A task force has recommended that University of Botswana (UB) reinstate the terminated supplementary examinations in order to improve student’s academic standing.
The task force spearheaded by Prof. Gabatshwane Tsayang has submitted its findings to the UB Senate for endorsement in the upcoming meeting whose date is yet to be confirmed.
The 74-page report leaked to Sunday-Standard reads, “The Task-Force concluded that it is beneficial to have supplementary examinations in a semesterised system. Therefore the Task-Force recommends that supplementary examinations be introduced.”
According to the task-force report, the main question that the commission needed to address was to find out the views of the UB stakeholders on supplementary exams. The terms of reference which guided them included; to conduct an inclusive consultation with all faculties, academic and administrative support departments, academic advisory committees and students regarding their views on supplementary exams.
Central to those terms of reference was to determine the practical logistical advantages and disadvantages of introducing supplementary examinations in an academic system based on semester-long course offerings at UB. The commission was also tasked with assessing the impact of introducing supplementary exams in all operations and activities of UB throughout all seasons of the academic calendar.
This included but not limited to; the Almanac, maintenance of classrooms, attachments, internships, teaching practice, research and publications, staffing, budget, timetables etc.
In so doing the report explains that it had to benchmark, collect and review information regarding supplementary exams policies of other universities which use semesterization system in Africa, America, Europe and many more.
Hence benchmarking was done in Birmingham, Bristol and Lancaster (UK); Missori State University and UCLA (USA); Bond University, University of New Castle, Monash (Australia); University of Cape Town, Pretoria, KwaZulu Natal, Witwatersrand and Johannesburg (South- Africa); University of Zimbabwe, University of Namibia and University of Swaziland.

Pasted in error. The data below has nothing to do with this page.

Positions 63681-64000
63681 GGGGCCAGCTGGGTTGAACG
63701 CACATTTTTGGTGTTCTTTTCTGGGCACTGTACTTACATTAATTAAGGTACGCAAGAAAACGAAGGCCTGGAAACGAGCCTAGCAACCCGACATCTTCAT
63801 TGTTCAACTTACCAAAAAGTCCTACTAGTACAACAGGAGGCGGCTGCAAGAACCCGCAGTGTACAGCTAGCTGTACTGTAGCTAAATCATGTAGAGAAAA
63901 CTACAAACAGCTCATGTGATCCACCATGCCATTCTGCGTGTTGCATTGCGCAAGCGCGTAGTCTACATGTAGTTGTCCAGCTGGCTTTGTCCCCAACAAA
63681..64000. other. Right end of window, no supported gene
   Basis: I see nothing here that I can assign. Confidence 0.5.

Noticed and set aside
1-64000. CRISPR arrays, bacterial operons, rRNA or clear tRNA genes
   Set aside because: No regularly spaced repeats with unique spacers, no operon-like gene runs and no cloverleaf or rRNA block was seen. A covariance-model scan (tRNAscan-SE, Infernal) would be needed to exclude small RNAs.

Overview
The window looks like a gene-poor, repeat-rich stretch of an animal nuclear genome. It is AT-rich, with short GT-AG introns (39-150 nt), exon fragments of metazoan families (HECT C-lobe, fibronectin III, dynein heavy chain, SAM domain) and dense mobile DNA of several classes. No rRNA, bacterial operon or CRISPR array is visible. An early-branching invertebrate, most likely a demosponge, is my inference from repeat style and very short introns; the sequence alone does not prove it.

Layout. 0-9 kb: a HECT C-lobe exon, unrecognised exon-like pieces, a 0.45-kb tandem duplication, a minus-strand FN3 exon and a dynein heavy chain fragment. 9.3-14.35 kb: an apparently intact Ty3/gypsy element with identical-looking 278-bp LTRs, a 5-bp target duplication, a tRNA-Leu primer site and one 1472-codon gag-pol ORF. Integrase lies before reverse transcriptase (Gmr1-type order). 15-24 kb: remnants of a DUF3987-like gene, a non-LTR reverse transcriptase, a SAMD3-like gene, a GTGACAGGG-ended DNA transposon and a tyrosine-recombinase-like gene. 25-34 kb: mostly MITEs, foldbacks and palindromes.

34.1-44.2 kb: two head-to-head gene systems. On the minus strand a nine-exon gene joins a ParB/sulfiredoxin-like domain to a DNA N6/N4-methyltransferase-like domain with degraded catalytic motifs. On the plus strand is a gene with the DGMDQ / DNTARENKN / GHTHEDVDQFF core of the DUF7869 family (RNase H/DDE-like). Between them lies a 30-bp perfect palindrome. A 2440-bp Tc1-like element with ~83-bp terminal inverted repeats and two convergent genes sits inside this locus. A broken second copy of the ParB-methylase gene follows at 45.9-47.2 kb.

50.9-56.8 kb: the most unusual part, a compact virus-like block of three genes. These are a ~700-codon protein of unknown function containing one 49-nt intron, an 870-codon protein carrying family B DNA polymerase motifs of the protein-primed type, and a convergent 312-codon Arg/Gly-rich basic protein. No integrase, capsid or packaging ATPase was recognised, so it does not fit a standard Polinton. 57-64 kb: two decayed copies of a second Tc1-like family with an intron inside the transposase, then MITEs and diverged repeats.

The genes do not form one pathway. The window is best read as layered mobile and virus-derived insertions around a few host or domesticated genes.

The research was a result of the furore that erupted last year between the students and UB Management following the termination of such a dispensation of exams. The result was temporary closure of the university.
But the task force warned that, “It should, however be taken into consideration that supplementary exams should not be seen as the only solution to the problem of poor academic performance by students. Improved student work ethics have an important role to play in the improvement of success rates.”
It was on that basis that the Task-force recommended that the introduction of supplementary examinations must not be a free hand-out but be subject to certain conditions which among others include: qualification of a 50% Continuous Assessment (CA) score mark; a minimum of 80% in a particular course to reduce truancy and last but not least, to allow the student to only supplement a maximum of two courses per semester.
Reached for comment, the Director of Public Affairs, Mhitshane Reetsang said “The appointment of the task-force by Senate depicts and confirms UB’s unparalleled commitment to addressing student’s academic affairs.”
She revealed that the report will be discussed fully in a formally constituted senate meeting soon after graduation.
Reetsang added that “If the report is successfully endorsed, it is advisable for students to do their part: studying instead of reluctantly basking in the glory of re-sits. The problem of failure rate must be addressed in its totality.”
What would perhaps be unpleasant news to students is the recommendation which calls students to pay for the exams. “The cost of supplementary examinations should be borne by the student and staff should be remunerated for marking examinations,” the report states categorically in its 8th recommendation.
THE UB SRC minister of academics, Larona Selala says, though they are uncomfortable with paying for exams, they are generally happy with the outcome of the survey. “We are generally happy with the findings, they suits well with our desires. We are over the moon and humbled by the UB’s decision to bow down to pressure and accede to our uncompromising demands. We boldly applaud them for the gesture. This is what we call inclusive governance,” said Selala.
The UBSRC Vice-President, Tiro Diepo, said, “we hope that the UB will not repeat its hostile tendency of setting aside, manipulating or reversing the findings to suit their preferences. Mind you, they did that with the 411 student bar findings.”